(Hotel Eden) In Full Light We Are Not Even a Shadow

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(Hotel Eden) In Full Light We Are Not Even a Shadow

Which is to say clarity persists in
increments, in the silent space between
color and lens, within parables seen
in the incomplete: straw, hand. Imagine

white valued more than manner as hidden
thought remains obscured. Lower your eyes, lean
forward. Perspectives tilt towards the mean,
suggesting purpose. When we examine

intent, do we find it? The irony
of bottled cork, of sullied paradise,
a coiled wire, the parrot whose voice,

unheard, implicates us. What felony
must we commit to admit the device
in play? Pull or release? The mimic’s choice.

* * *

Notes: “In full light we are not even a shadow” is a line from Antonio Porchia’s Voices.

Hotel Eden is the title of a piece of art by Joseph Cornell. An image may be found here:
http://www.wikiart.org/en/joseph-cornell/untitled-the-hotel-eden-1945

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This made its first appearance here in March 2015.

Calm Abiding on Wild Pony Mountain

Simon H. Lilly gives us much to dwell on in these eight lines.

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CALM ABIDING ON WILD PONY MOUNTAIN

Facing the silent mountain
I sit listening to the wind.
Thoughts like streaming clouds
Come and go.
Only the weight of woven sunlight
Keeps me here, shaped by colours,
And the road through the valley
That promises still so much.

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Self-Portrait as Question

 

Self-Portrait as Question 

Walking hand-in-hand with what,
who presupposes why, and when
huddles with where before skittering
off to its murky corner. Sometimes
I present myself as a shy minute
or a cloud’s effigy streaming across
a scruffy field. Few suspect the truth.
Answers ricochet from the limestone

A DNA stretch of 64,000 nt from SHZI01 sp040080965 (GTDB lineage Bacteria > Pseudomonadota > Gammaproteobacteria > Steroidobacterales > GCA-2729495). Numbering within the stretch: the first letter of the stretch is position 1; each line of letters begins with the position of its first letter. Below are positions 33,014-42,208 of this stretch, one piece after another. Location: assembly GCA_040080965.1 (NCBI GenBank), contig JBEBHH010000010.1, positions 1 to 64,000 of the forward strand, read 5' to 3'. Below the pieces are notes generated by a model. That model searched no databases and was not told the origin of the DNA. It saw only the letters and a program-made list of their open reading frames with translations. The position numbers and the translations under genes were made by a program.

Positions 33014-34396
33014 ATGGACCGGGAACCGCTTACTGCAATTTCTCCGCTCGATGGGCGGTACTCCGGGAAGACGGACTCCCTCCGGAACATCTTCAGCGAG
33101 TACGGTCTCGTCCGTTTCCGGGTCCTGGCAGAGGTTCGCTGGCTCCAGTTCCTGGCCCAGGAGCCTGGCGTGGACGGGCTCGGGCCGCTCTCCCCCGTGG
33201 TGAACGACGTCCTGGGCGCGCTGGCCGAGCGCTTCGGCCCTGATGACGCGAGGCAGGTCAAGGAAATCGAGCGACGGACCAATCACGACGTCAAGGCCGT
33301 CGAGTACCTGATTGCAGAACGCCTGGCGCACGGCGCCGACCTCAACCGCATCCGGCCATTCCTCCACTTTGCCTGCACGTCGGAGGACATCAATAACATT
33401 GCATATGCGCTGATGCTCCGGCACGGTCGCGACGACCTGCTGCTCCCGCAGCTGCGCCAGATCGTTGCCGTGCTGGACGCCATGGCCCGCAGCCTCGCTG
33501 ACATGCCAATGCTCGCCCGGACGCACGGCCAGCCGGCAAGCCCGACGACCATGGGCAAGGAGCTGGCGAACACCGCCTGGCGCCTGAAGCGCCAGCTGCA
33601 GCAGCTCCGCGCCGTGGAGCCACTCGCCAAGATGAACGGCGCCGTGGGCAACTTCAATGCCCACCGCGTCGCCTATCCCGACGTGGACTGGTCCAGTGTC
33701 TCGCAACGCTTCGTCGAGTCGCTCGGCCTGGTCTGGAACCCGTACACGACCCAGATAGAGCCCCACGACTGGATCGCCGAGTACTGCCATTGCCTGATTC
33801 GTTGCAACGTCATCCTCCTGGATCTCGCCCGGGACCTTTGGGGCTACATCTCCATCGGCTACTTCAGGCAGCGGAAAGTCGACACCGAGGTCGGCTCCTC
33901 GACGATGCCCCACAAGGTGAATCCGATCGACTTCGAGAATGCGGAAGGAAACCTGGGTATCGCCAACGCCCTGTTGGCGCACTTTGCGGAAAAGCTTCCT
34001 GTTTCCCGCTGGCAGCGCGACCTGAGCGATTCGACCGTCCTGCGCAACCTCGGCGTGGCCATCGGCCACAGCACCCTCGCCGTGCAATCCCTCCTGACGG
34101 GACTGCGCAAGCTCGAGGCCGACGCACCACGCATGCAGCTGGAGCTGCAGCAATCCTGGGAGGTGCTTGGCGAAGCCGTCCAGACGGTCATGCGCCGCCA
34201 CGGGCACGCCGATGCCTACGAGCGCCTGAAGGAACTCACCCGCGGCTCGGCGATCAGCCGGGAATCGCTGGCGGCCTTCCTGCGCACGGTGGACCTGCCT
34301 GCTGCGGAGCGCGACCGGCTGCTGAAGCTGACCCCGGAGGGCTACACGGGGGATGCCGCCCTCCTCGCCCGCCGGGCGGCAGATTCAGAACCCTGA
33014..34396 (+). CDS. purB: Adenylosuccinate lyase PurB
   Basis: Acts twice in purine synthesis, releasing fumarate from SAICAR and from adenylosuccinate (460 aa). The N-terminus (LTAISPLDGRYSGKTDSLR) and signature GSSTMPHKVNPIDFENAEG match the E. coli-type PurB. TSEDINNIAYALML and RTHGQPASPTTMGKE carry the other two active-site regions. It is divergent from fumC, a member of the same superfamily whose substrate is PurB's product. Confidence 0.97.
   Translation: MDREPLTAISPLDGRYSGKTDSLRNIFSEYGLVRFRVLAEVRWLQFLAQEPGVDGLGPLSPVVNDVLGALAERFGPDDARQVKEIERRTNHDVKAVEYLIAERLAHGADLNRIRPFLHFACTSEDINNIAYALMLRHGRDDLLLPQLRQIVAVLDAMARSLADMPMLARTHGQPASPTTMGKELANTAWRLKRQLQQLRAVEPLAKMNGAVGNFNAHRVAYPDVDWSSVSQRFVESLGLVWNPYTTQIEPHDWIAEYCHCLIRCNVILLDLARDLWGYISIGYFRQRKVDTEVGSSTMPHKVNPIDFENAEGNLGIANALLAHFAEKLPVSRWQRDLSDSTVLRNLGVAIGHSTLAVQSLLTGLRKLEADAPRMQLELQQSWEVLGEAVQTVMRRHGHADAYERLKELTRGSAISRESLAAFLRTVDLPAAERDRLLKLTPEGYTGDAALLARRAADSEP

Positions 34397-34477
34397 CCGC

wall, but no one nabs them. I react
quickly and offer the unknown, the
life I claim, my name, in return.

 

* * *

“Self-Portrait as Question” was first published in Rue Scribe in September 2018. Many thanks to Eric Luthi and the editors at Rue Scribe for accepting this piece and several others.

ICYMI, the Order Link for My New Chapbook is Still Up

I Have a Bird to Sing (7 Palinodes)

In case you somehow missed it, my new chapbook, I Have a Bird to Sing (7 Palinodes), has been published and is seeking readers. If something prevented you from ordering it (the dog ate your homework, you had to wash your hair, or yes, yes, I know, indigestion from incessant self-promotion), fear not, it’s still available:  Order here.

Many thanks to the members of this blog community for supporting my writing. I sit alone in my shack to write, but you are there with me, just a keyboard away. I am truly grateful for your wisdom, humor and willingness to help me traverse the strange and wonderful worlds of poetry and publication.

 

 

To That Dismal Train Somewhere Near Banff

 

To That Dismal Train Somewhere Near Banff

Forgotten, you settle into the earth,
naming stones for each destination missed –
Kamloops, Jasper, Lake Louise – which is worth
each open-mouthed coin laid on the rail, kissed

and reformed into altered currency
no longer capable of carrying
debt or a tourist’s sense of urgency,
only dying days and the wearying

plight of the unmoved. If vines caress your
body, who’s to blame for accepting their
advances? When green subsumes rust, deplore
that too, but enjoy the moments you share,

leaf on metal and glass, the raspy light
tonguing your throat through those long, whistling nights.

 

A Word is Not a Home

  

 

A Word is Not a Home

A word is not a home
but we set our tables

between its walls,
cook meals, annoy

friends, abuse ourselves.
Sometimes I misplace

one, and can’t find
my house, much less

the window’s desk
or the chair behind it.

But if I wait, something
always takes form in the fog,

an arm, a ribcage, a feathered
hope struggling to emerge.

Inept, I take comfort
in these apparitions,

accept their offerings,
lose myself in mystery,

find shelter there
in the hollowed curves.

 

 

Review of Stephanie L. Harper’s The Death’s Head’s Testament

After reading Daniel Paul Marshall’s insightful review of Stephanie L. Harper’s newest book, you’ll have no choice but to order a copy! Or two.